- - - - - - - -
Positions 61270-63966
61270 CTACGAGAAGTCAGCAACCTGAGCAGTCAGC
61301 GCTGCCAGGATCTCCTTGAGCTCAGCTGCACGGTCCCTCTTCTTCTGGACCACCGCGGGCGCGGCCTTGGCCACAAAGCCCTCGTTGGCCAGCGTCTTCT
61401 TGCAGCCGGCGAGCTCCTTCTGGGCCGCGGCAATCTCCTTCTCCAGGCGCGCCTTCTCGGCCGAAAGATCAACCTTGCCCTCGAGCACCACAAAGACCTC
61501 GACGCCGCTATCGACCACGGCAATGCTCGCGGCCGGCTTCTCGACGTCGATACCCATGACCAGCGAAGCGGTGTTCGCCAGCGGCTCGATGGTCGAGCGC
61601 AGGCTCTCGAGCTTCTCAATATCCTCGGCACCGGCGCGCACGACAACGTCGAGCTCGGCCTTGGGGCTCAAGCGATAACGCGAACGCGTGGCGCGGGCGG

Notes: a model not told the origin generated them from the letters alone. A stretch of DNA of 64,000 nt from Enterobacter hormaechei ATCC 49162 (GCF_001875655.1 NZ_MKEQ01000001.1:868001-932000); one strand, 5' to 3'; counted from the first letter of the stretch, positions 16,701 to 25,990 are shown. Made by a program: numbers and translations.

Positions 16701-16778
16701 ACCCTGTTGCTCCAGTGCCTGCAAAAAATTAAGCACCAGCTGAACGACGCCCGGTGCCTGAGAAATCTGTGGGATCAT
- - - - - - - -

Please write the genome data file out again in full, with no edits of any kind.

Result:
Positions 61270-63966
61270 CTACGAGAAGTCAGCAACCTGAGCAGTCAGC
61301 GCTGCCAGGATCTCCTTGAGCTCAGCTGCACGGTCCCTCTTCTTCTGGACCACCGCGGGCGCGGCCTTGGCCACAAAGCCCTCGTTGGCCAGCGTCTTCT
61401 TGCAGCCGGCGAGCTCCTTCTGGGCCGCGGCAATCTCCTTCTCCAGGCGCGCCTTCTCGGCCGAAAGATCAACCTTGCCCTCGAGCACCACAAAGACCTC
61501 GACGCCGCTATCGACCACGGCAATGCTCGCGGCCGGCTTCTCGACGTCGATACCCATGACCAGCGAAGCGGTGTTCGCCAGCGGCTCGATGGTCGAGCGC
61601 AGGCTCTCGAGCTTCTCAATATCCTCGGCACCGGCGCGCACGACAACGTCGAGCTCGGCCTTGGGGCTCAAGCGATAACGCGAACGCGTGGCGCGGGCGG

Notes: a model not told the origin generated them from the letters alone. A stretch of DNA of 64,000 nt from Enterobacter hormaechei ATCC 49162 (GCF_001875655.1 NZ_MKEQ01000001.1:868001-932000); one strand, 5' to 3'; counted from the first letter of the stretch, positions 16,701 to 25,990 are shown. Made by a program: numbers and translations.

Positions 16701-16778
16701 ACCCTGTTGCTCCAGTGCCTGCAAAAAATTAAGCACCAGCTGAACGACGCCCGGTGCCTGAGAAATCTGTGGGATCAT